Folks, we haven't even talked about my budget for our national security or our intelligence and foreign policy communities. My budget makes robust investments in our military and defense.
Let's see what the MAGA Republicans propose.
And let's be clear where I stand. I'll not allow the cuts—the needs of the intelligence community or our military to help keep us safe. We're the greatest fighting force in the history of the world, and I'll not let the Republicans diminish our capacity to cut the benefits to our servicemen or veterans and their families.
So—I'm going on too long, and I apologize.
Let me say this one more time: If MAGA Republicans are using the threat of default for first time in history, they're risking America's health and security. It's dangerous.
So let me close with this. My budget is about investing in America—in all of America, including places and people and folks who have been forgotten.
Amid the economic upheaval of the past four decades, too many people have been left behind or treated like they're invisible. Not anymore. I promise you, I see you.
We've got work to do, but we've made a lot of progress in the first 2 years. And families across the country are starting to breathe a little easier, but they got—we've got further to go.
And I can honestly say I have never been more optimistic about America's future than I am today. I mean that sincerely. As you can tell, I've only been around a few years. [Laughter] Like 400. [Laughter]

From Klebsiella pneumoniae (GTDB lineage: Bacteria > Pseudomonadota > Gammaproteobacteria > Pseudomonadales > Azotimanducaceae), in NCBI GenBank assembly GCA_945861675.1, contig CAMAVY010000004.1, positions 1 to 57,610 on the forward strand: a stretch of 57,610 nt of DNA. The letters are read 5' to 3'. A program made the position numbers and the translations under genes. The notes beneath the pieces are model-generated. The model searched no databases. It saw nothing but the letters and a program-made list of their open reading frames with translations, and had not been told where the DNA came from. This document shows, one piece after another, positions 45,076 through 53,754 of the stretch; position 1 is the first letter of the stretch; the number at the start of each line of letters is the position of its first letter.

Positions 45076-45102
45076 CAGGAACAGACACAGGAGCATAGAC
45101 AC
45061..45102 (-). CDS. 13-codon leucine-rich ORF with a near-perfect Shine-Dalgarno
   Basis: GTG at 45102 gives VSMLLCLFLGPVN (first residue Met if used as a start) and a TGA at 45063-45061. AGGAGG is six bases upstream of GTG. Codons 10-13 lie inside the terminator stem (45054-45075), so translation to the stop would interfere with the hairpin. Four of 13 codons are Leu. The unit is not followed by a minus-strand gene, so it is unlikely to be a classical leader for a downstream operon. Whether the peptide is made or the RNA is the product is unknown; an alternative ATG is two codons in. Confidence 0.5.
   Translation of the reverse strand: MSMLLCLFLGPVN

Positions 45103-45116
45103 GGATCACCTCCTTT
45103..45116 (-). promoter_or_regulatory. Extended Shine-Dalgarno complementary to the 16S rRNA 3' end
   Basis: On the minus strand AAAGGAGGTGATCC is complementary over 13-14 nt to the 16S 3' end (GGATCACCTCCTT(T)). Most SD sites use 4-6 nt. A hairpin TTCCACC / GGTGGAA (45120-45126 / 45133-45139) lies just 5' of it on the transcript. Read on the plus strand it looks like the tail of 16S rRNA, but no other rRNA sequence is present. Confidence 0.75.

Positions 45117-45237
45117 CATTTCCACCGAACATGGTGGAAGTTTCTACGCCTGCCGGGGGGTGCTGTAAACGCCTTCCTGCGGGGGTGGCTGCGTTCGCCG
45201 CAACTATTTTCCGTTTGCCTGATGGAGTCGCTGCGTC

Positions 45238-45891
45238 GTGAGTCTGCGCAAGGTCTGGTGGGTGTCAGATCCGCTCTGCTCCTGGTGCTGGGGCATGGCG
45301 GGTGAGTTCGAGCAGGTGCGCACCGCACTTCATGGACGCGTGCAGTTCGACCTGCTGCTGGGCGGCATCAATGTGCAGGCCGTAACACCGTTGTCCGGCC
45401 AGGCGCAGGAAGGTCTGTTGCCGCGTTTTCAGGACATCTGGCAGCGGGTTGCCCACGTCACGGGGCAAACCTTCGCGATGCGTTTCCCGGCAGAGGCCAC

Folks, let me conclude by saying we just have to remember who we are. We're the United States of America. There is nothing—nothing—beyond our capacity—I mean it—nothing beyond our—if we do it together.
So God bless you all, and may God protect our troops. Thank you, thank you, thank you.
NOTE: The President spoke at 2:16 p.m. at the Finishing Trades Institute of the Mid-Atlantic Region. In his remarks, he referred to Tina Quiñones, mother of Geovanny Brito Quiñones, 4th year drywall finishing apprentice, Finishing Trades Institute District Council 21, who introduced the President; James A. Williams, Sr., former president, and James A. Williams, Jr., president, International Union of Painters and Allied Trades (IUPAT); Speaker of the House of Representatives Kevin O. McCarthy; former Secretary of Commerce Penny S. Pritzker; Joshua Jaynes, Kyle Meany, Brett Hankison, and Kelly Goodlett, former Louisville, KY, police officers who were charged with Federal civil rights violations, conspiracy, use of excessive force offenses, and obstruction in the death of Breonna Taylor in Louisville on March 13, 2020; and Rep. Marjorie Taylor Greene. He also referred to his sister Valerie Biden Owens and brothers James B. and Francis W. Biden.
Joseph R. Biden, Remarks on the Federal Budget for Fiscal Year 2024 in Philadelphia, Pennsylvania Online by Gerhard Peters and John T. Woolley, The American Presidency Project https://www.presidency.ucsb.edu/node/359948